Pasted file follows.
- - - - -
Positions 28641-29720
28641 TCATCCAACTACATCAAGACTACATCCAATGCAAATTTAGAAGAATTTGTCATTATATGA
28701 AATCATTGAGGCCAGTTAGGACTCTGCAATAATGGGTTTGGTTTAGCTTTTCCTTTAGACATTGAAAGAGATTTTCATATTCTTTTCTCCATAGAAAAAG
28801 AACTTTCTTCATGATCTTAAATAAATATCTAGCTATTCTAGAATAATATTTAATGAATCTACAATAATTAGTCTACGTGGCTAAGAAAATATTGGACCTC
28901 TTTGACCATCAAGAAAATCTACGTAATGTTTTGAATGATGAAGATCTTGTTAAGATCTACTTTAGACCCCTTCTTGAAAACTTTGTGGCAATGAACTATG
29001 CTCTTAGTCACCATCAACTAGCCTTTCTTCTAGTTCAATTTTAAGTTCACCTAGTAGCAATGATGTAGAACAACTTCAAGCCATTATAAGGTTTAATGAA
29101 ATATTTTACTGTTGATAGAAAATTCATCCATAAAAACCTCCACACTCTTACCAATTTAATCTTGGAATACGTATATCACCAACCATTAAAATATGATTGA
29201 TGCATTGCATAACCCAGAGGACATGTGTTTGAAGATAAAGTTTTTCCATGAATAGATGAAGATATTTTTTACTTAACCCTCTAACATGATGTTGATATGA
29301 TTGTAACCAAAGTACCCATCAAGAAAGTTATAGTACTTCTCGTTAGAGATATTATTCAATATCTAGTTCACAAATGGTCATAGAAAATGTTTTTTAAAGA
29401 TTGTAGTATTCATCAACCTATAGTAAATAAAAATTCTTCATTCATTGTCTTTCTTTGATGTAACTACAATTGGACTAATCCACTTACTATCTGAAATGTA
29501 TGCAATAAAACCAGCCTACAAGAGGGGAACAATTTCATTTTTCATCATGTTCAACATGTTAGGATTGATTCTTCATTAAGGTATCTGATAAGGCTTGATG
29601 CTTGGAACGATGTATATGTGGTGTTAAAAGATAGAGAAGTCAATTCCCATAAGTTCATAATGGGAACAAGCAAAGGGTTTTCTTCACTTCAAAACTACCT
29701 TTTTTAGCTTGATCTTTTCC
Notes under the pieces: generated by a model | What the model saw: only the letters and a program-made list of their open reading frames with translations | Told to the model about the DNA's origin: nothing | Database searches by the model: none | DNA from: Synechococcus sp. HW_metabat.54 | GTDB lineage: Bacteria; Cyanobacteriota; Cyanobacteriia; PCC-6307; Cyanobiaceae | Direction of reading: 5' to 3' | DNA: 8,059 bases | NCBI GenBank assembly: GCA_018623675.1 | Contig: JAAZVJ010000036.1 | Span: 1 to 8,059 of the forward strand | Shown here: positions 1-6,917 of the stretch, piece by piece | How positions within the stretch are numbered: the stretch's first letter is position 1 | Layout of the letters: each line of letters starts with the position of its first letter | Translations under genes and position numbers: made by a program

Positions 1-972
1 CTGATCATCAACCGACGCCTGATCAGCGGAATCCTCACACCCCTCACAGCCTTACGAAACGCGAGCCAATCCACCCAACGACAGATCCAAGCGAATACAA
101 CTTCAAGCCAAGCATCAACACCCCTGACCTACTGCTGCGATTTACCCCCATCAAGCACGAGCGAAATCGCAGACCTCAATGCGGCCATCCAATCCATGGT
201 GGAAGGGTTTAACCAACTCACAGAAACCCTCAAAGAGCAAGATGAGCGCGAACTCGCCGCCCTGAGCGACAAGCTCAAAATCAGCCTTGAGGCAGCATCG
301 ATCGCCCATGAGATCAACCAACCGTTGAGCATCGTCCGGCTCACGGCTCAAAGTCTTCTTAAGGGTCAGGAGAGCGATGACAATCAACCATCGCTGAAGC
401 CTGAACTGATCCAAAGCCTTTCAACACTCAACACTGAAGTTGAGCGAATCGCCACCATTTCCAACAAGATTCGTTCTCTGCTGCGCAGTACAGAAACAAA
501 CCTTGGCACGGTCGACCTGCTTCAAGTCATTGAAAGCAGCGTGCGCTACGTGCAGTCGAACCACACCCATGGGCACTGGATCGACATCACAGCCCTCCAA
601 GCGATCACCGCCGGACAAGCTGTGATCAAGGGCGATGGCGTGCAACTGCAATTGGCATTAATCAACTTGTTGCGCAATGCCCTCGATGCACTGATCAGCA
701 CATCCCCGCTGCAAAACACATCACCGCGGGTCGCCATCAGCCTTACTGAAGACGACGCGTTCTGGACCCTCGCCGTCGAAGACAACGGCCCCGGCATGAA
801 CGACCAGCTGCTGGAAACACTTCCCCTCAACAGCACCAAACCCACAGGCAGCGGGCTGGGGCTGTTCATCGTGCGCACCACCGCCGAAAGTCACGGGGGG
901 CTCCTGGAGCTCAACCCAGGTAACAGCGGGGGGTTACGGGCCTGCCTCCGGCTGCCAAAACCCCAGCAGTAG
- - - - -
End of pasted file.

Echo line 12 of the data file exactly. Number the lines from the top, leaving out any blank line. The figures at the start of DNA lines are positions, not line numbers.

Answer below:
29601 CTTGGAACGATGTATATGTGGTGTTAAAAGATAGAGAAGTCAATTCCCATAAGTTCATAATGGGAACAAGCAAAGGGTTTTCTTCACTTCAAAACTACCT